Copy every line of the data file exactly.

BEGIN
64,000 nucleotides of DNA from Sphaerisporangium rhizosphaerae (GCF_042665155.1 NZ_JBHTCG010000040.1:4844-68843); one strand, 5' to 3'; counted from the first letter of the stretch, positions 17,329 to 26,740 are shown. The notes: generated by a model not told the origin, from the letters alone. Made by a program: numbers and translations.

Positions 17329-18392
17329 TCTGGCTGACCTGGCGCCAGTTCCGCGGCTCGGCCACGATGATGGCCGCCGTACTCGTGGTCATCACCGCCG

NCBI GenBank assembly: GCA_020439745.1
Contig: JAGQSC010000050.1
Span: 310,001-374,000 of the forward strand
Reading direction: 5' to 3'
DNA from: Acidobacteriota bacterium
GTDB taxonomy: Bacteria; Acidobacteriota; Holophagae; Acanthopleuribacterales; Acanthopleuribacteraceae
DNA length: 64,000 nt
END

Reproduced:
64,000 nucleotides of DNA from Sphaerisporangium rhizosphaerae (GCF_042665155.1 NZ_JBHTCG010000040.1:4844-68843); one strand, 5' to 3'; counted from the first letter of the stretch, positions 17,329 to 26,740 are shown. The notes: generated by a model not told the origin, from the letters alone. Made by a program: numbers and translations.

Positions 17329-18392
17329 TCTGGCTGACCTGGCGCCAGTTCCGCGGCTCGGCCACGATGATGGCCGCCGTACTCGTGGTCATCACCGCCG

NCBI GenBank assembly: GCA_020439745.1
Contig: JAGQSC010000050.1
Span: 310,001-374,000 of the forward strand
Reading direction: 5' to 3'
DNA from: Acidobacteriota bacterium
GTDB taxonomy: Bacteria; Acidobacteriota; Holophagae; Acanthopleuribacterales; Acanthopleuribacteraceae
DNA length: 64,000 nt